The line was long and it was steady for the four hour Goods for Guns collection in Baltimore on Saturday.
People lined up and waited up to two hours to get $100 for each gun they turned in. The money comes on a ShopRite gift card.
By the end of the day, the community handed in 231 guns.
The no questions asked policy was crucial for many.
"That's important. You want the guns in here, you want them off the street, people are bringing them. Just let them bring them," one woman said.
Mayor Stephanie Rawlings-Blake says Baltimore City Police have taken more than 1,000 guns off the streets so far this year, have made 674 gun arrests, as well as seen a decrease in homicides and violent crime in general.
"We've seen it at other times in our history. We've made incremental change. That's not something that I'm interested in. I want us to be a dramatically safer city," the Mayor said.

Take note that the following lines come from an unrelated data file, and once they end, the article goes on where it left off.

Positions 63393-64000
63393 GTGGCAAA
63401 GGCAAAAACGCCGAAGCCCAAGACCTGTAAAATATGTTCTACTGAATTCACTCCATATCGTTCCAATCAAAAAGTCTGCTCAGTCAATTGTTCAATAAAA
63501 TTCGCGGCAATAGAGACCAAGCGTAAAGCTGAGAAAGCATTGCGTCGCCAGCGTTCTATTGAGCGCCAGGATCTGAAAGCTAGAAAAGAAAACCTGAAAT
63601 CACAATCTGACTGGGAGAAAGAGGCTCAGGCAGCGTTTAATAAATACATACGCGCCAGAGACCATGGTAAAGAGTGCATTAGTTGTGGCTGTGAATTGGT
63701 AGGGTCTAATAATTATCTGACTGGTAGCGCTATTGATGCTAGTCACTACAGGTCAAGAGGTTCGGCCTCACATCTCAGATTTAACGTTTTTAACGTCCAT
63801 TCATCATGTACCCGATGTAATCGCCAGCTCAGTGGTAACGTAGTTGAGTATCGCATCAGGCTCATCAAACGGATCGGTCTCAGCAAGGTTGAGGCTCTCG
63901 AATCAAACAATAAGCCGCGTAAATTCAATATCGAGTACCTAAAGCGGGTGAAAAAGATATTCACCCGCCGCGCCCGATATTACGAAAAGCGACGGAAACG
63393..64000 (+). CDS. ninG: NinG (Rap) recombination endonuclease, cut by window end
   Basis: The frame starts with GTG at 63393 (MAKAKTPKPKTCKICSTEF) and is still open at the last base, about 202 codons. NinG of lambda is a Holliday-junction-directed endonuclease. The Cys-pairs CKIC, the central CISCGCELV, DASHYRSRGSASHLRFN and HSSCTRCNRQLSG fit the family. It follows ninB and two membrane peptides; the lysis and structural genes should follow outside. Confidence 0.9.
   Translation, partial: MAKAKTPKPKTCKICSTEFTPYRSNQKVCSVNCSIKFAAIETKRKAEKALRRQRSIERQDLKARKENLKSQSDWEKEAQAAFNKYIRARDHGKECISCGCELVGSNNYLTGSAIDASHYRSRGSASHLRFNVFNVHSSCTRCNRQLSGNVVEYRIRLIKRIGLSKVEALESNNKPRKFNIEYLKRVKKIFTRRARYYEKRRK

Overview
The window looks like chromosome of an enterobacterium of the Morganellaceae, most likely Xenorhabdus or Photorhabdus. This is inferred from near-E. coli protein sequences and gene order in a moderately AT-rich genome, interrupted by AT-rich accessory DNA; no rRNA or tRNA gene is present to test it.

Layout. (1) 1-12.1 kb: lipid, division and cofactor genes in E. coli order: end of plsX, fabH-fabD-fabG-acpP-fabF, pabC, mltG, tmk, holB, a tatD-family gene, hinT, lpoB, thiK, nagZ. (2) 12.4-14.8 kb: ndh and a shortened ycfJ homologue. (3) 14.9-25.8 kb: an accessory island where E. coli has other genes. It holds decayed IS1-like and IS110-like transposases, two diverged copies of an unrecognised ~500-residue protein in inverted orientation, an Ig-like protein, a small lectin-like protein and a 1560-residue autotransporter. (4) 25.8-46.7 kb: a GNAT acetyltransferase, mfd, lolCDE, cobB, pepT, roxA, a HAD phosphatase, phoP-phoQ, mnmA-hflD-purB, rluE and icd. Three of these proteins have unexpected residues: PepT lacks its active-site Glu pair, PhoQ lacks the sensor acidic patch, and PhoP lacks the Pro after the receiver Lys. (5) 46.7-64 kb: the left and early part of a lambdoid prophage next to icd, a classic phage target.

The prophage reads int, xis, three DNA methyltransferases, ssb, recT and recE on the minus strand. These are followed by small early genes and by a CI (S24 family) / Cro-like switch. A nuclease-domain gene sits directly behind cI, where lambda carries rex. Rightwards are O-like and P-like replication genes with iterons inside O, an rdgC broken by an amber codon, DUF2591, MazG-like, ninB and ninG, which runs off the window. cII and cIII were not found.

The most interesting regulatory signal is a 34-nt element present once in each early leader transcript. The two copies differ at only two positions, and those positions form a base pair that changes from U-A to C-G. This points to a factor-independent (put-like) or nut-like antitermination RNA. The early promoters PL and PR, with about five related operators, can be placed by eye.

Marshall Klein, the Vice President and COO of Klein's ShopRite of Maryland, says it's about wanting people to know they care about the violence in the city, but at the same time he says sees the day for what it is.
"We don't have any illusions like we're going to have a gun drive and all of a sudden, violent crime is going to go down and all the problems are going to be fixed," Klein told ABC2.
Still, Klein says the event does accomplish some in getting unwanted guns safely out of homes before they get into the wrong hands.
"We're doing something about it. It's not going to fix it but it's trying to give people some hope that the people that are supposed to be working on a problem, are working on it and that things are going to get better," Klein said.